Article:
Denis Tuohy

Male, Region categories : Irish, Neutral English, RP

Authoritative, Warm, Clear

Legendary Broadcaster.

Few broadcasters can match the range of Denis Tuohy’s career over five decades. Margaret Thatcher in her memoirs describes their first television encounter in 1979 as “the most hostile interview of the whole campaign.” He was once thrown off a pirate whaling ship in Portugal, spent a day with Charles Manson’s notorious “family” in California, and has covered eight British General Elections and six U.S. Presidential campaigns. And he once clean-bowled the famous astronomer Patrick Moore, live, in a programme about cricket.

After many years in London, followed by a few in county Cork, he returned to his native Northern Ireland in 2007. For UTV he produced and presented the series The Troubles I’ve Seen (2008) which won an ITV News award. There have been follow-up series in 2012, 2014 and 2015. He wrote and narrated Your TV – UTV at 50, a series to mark the station’s 50th birthday in 2009. In April 2011 he presented a series of special reports for UTV on the 70th anniversary of the World War 2 German Blitz on Belfast – of which he is a survivor. In April 2013 he narrated UTV’s Thatcher’s Ireland following Lady Thatcher’s death.

Having taken up acting again after a long interval he has appeared on television in RTE’s Fair City, The Clinic, Fallout and Killinaskully, in BBC Northern Ireland’s Scapegoat and Betrayal of Trust.and in TG4’s drama/documentary series Fir,Maru agus Gra (2017) Stage performances include Blackness after Midnight (2012), a dramatization of the 1912 inquiry into the sinking of the Titanic and open air Shakespeare in Cork.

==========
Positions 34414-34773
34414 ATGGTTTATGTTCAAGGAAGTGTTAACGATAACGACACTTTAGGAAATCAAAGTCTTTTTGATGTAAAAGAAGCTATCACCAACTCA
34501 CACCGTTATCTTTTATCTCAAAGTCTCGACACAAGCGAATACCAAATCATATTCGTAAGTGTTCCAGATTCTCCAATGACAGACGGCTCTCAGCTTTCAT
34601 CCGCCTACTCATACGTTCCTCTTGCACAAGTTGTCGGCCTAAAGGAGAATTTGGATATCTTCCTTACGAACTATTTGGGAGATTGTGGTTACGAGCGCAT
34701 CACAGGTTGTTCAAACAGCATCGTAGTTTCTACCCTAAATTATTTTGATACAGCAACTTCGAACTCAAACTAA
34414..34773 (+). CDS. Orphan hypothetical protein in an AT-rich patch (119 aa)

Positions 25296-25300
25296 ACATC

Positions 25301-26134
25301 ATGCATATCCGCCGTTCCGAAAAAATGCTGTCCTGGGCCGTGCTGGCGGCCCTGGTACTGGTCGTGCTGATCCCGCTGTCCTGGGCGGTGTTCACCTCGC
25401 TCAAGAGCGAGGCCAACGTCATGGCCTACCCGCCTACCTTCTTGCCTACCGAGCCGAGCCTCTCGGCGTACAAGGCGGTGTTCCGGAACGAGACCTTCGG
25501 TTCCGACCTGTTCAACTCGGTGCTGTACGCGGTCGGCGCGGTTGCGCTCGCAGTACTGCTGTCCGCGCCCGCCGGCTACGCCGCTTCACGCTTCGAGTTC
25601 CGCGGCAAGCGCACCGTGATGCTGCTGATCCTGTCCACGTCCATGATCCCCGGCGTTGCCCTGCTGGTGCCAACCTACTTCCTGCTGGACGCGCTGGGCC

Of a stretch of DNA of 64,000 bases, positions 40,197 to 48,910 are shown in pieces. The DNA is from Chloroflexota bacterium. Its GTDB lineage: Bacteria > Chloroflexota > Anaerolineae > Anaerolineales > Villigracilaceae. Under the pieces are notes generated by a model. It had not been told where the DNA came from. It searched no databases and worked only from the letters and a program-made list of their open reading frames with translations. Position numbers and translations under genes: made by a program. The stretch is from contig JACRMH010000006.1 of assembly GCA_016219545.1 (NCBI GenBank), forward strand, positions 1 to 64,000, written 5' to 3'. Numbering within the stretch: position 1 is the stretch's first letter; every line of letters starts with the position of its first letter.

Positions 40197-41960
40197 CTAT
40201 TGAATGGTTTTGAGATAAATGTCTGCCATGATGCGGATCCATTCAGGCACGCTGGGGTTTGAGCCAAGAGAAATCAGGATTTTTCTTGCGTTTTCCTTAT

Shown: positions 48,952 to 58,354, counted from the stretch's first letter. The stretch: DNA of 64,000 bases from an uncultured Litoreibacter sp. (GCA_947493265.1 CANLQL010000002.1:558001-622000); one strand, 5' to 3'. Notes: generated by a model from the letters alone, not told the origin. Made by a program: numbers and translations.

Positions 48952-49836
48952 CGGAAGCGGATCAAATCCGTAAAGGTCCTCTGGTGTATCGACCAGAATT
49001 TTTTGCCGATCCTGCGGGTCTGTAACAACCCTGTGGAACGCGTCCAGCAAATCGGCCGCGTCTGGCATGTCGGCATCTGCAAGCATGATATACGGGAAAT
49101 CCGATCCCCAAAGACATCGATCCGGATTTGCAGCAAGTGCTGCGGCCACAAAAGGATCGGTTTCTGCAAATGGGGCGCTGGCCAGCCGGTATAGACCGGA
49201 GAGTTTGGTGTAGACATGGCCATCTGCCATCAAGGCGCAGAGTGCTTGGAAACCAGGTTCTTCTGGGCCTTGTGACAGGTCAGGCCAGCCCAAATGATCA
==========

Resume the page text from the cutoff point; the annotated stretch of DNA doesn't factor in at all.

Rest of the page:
He began his broadcasting career in Belfast in 1960 as a BBC newscaster/reporter. In 1964 he launched BBC 2 in London by blowing out a candle and acquiring the nickname “BBC Tuohy”. He presented the new channel’s discussion programme Late Night Line Up. Subsequently, as a presenter and reporter for Panorama, 24 Hours and Tonight (BBC1), TV Eye and This Week (ITV), he covered stories in Europe, the Middle East, Africa, India, South East Asia, China, Latin America and the United States. He was an ITN newscaster 1994-2001. He has written and presented many documentaries including Cuba Ten Year After (BBC1), To Us a Child (ITV), a global portrait of UNICEF, and The Law and the Lunatic (BBC I) about a miscarriage of justice in Belfast in the 1950s.

On British network radio he has presented The World Tonight and Something Understood (BBC Radio 4), Reporting Religion (BBC World Service) and Classic FM music. On RTE Radio, while living in West Cork from 2002 until 2007, he wrote and presented Cards of Identity, a series of personal memoirs, and contributed to The Sunday Show, Five Seven Live, Rattlebag, Miscellany, A Living Word (all Radio One) and It Takes Me Back (Lyric FM). More recently he has made several contributions to BBC Radio Ulster’s Thought for the Day.

He has written for many publications including the Irish Times, Sunday Independent, Belfast Telegraph, Irish News, The Oldie, The New Statesman and The Tablet. His book of memoirs Wide-eyed in Medialand; A Broadcaster’s Journey was published in 2005 and twice featured as RTE Radio’s Book on One, read by the author. In Trevor McDonald’s words, “Tuohy is a master storyteller” and according to Michael Parkinson the book is “a fascinating account of a life full of incident and laughter.”

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